Fall’s the Time to Battle Honeysuckle
As leaves drop in autumn, it’s a good time to enjoy the reds, yellows and oranges drifting from the trees — and it’s also a good time to kill honeysuckle.
Amur honeysuckle, a highly aggressive invasive woody shrub, is rapidly taking over millions of acres in the eastern and midwestern United States in a sort of ecological equivalent of Sherman’s March.
“If you’re driving along a woods in the fall, you’ll see all these shrubs that are still green after all of the trees have lost their leaves,” said Ryan McEwan, assistant biology professor. “That’s honeysuckle, and it’s very much in evidence. It can hold its leaves into December.”
The honeysuckle can grow to 20 feet tall and pushes out virtually all native species, creating an uninterrupted monoculture where once a diversity of plants supported native wildlife, he said.
McEwan researches the basic biology of honeysuckle; just this year, three journals — American Midland Naturalist, Plant Ecology and Biological Invasions — have published research he either wrote or co-wrote on the shrub. Recent work in McEwan’s lab suggests that honeysuckle invasion along streams has an impact on aquatic life, too.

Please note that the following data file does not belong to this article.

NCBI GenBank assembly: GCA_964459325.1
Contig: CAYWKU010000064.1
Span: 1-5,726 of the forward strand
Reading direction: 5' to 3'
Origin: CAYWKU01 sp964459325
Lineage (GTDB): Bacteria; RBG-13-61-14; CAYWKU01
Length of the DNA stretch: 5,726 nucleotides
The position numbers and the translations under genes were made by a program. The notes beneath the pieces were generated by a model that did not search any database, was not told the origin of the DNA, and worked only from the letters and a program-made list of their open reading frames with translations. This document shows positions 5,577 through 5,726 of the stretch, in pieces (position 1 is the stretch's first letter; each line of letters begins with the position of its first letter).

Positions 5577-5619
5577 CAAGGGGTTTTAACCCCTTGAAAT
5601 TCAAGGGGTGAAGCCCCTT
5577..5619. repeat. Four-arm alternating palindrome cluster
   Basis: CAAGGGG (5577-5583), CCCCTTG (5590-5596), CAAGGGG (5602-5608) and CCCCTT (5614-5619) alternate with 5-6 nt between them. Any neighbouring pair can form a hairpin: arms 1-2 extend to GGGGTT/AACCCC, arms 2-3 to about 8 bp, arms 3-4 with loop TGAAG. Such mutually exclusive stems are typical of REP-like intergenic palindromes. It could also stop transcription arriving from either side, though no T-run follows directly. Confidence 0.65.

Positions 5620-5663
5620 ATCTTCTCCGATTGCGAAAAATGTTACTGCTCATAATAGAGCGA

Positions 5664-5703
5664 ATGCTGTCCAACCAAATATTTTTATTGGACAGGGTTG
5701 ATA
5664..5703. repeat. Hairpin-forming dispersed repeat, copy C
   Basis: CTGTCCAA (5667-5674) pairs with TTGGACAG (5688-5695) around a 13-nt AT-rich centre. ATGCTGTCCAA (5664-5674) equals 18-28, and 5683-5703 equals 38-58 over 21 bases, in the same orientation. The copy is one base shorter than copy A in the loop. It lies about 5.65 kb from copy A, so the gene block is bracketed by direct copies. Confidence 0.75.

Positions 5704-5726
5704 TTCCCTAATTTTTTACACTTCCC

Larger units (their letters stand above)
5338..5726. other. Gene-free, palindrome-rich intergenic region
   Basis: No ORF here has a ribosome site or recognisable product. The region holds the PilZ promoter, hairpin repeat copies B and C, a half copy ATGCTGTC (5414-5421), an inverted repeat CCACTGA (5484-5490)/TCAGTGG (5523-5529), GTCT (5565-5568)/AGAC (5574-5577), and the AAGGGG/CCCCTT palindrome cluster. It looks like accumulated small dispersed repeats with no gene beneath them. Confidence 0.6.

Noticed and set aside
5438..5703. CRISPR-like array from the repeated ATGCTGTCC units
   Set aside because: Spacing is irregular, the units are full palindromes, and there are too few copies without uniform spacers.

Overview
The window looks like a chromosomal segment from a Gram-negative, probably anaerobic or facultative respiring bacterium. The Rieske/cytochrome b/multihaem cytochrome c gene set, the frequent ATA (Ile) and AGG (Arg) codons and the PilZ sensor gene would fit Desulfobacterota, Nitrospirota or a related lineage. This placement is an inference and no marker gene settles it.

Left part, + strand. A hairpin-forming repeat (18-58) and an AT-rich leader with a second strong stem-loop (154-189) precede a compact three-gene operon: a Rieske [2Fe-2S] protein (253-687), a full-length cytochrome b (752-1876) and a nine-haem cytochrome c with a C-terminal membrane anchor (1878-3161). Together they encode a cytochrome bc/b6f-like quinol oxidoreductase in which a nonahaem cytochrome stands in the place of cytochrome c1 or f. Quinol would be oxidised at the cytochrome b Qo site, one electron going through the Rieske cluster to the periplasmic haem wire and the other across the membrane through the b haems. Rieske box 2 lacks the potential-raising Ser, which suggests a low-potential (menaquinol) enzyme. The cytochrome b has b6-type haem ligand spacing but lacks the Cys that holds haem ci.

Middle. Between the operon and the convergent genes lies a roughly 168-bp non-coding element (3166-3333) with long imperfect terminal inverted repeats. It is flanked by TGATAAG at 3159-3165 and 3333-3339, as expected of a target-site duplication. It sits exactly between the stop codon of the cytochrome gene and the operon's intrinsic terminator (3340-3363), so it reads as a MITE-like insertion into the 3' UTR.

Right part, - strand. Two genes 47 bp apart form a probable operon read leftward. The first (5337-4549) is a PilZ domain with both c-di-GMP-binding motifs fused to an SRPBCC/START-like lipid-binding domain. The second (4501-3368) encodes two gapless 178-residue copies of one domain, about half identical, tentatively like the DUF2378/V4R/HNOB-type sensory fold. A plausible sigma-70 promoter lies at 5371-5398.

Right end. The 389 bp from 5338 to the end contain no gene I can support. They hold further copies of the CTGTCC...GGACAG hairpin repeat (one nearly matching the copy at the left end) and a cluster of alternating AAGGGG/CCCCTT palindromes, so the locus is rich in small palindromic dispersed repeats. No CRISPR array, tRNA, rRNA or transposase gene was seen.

He has studied which traits of honeysuckle enables it to move in to areas so quickly and so completely, despite being a “minor player” in its own native habitat along the Amur River in China.
One of those traits is the plant’s extended leaf time, which creates a thick canopy of leaves shading out light from native plants that can last from early spring into early winter. But that very trait also makes an opening for homeowners and landowners to attack it.
The best time is late October and early November, when all the other plants are bare and the honeysuckle is still hanging on to its leaves. By spraying it with an herbicide such as glycosophate (the active ingredient in Round-Up©), McEwan said the leaves take up the herbicide and transport it into the plant, while minimizing the impact on native plants. So, when the plant finally drops its leaves, they don’t come back in the spring.
That method works, along with staying ahead of small invasions by pulling young plants, he said. And it’s worth the effort. “The level of energy and investment it takes to eradicate it and then to restore the native species is enormous,” he said.
(Photo courtesy of United States Department of Agriculture’s Natural Resources Conservation Service)